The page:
Essay about The Argument Culture: Rhetorical Analysis

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The Argument Culture: Rhetorical Analysis

An old adage says, “In quarreling, the truth is always lost,” (Bolander, 1987). The truth is often considered subjective; it depends on circumstances, time, and many other variables. We understand that what is truth to one may not be truth to another, and after reading Dr. Tannen’s work, I realized that she has done exactly what she said exacerbates the argumentative culture we live in today. She has looked at only two sides. Due to this, I would call into question Dr. Tannen’s truthfulness in her book The Argument Culture. Tannen has successfully shown this attitude in our culture but her arguments and writing style force one to conclude that there is a lack personal credibility.
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Tannen says she has researched the origin of our aggressive society and found that it lies with the seminaries of the Middle Ages. She told Daniel Zwerdling of NPR, “They were seminaries. And all the people who went to those universities who were not getting educated so that they could learn the truth. They were learning to debate. It was the public performance of debate that was the goal,” (NPR, 1998). She says, “The roots of our love for ritualized opposition lie in the educational system that we all pass through,” (Tannen, 1998). Tannen completely disregards the aggressive ancient societies and turns a blind eye to history. She never once mentions an aggressive and contentious society being problematic for England or France, which is where the seminaries would have been located in the Middle Ages. This forces one to begin to question her credibility.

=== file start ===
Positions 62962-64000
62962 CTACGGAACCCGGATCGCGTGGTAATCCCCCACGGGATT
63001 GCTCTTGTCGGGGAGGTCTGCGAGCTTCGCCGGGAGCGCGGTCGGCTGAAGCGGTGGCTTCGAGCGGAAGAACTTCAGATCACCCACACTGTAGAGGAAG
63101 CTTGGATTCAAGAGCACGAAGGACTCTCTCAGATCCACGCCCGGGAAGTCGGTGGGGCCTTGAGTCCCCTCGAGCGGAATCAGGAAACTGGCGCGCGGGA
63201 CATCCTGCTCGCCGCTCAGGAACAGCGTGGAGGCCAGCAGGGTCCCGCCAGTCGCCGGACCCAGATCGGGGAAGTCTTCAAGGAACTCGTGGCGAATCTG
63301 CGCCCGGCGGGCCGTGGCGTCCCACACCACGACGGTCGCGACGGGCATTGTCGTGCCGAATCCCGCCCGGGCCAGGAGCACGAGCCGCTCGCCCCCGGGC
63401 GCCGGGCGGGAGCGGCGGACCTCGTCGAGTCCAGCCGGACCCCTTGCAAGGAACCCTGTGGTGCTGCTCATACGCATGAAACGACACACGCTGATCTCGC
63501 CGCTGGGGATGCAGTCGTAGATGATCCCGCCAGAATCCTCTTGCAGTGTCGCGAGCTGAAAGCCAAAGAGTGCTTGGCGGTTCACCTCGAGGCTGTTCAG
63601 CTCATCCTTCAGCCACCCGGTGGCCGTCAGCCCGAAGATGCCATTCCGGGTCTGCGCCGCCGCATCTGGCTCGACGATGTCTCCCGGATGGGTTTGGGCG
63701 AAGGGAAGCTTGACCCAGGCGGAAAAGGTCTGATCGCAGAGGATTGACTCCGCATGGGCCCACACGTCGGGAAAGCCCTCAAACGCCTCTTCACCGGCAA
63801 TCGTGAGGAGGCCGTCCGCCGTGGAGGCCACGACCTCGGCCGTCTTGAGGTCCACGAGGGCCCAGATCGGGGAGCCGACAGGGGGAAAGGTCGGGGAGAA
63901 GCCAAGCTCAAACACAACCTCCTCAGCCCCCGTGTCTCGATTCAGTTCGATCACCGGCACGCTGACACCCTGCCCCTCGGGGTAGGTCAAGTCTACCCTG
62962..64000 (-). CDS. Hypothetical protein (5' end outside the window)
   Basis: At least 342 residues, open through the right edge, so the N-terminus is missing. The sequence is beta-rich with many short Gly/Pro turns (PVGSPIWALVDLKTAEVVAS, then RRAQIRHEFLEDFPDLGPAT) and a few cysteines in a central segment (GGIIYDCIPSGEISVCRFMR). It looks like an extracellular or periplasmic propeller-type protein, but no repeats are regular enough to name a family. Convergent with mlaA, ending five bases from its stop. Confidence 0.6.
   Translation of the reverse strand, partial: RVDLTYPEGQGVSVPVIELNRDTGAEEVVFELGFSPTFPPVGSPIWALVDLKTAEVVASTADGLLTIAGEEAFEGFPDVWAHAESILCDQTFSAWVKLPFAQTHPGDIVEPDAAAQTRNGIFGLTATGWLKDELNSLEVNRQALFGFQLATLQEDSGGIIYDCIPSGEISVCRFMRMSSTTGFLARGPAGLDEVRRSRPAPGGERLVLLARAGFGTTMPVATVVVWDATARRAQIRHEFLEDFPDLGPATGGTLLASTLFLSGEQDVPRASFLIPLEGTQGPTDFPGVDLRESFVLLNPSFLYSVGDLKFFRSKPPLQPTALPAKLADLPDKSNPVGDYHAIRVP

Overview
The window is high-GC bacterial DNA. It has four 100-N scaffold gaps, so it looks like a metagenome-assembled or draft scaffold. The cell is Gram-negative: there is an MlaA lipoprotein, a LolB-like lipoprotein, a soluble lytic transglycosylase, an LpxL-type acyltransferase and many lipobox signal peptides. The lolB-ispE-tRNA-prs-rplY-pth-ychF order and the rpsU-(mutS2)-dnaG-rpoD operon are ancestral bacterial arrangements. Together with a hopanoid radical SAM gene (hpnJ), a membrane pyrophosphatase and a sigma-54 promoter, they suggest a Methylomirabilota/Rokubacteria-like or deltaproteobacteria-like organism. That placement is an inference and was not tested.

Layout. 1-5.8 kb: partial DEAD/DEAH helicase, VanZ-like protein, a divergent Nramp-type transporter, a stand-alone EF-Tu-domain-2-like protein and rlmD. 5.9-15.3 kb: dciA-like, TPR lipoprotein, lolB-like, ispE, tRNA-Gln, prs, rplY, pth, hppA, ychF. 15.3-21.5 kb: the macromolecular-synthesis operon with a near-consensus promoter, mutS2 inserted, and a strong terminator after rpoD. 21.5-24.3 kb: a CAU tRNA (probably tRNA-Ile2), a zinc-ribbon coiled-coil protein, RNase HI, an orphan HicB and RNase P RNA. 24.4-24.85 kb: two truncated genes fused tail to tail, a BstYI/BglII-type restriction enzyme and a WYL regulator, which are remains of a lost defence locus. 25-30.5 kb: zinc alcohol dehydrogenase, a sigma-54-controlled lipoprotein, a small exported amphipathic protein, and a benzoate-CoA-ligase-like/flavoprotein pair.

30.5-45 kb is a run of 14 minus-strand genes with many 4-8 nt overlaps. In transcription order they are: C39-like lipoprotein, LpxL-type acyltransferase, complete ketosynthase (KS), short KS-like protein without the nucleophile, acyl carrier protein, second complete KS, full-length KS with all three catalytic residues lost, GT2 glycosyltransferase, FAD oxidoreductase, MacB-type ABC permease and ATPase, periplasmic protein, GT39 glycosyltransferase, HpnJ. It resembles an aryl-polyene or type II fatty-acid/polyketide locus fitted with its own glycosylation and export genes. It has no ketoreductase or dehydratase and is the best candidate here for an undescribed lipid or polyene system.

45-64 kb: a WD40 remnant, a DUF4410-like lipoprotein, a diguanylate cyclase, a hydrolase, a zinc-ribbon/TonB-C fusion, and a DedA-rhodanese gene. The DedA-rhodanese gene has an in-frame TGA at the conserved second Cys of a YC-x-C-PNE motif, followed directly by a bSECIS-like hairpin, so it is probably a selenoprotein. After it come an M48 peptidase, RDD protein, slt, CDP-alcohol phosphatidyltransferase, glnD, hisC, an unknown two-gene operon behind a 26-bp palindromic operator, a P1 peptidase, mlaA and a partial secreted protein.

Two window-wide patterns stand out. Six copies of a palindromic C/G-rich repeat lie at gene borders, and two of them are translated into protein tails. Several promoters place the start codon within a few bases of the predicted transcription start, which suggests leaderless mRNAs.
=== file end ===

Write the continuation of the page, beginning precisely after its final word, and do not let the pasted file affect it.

In order to look at a differing opinion, Dr. Tannen acknowledges that there are appropriate times for antagonistic behaviors. She says, “There are times when it is necessary and right to fight – to defend your country or yourself, to argue for your rights or against offensive or dangerous ideas or actions,” (Tannen, 1998). She is clearly against what she terms, “the argument culture” (Tannen, 1998). These two sides of the argument can be clearly seen throughout her essay.

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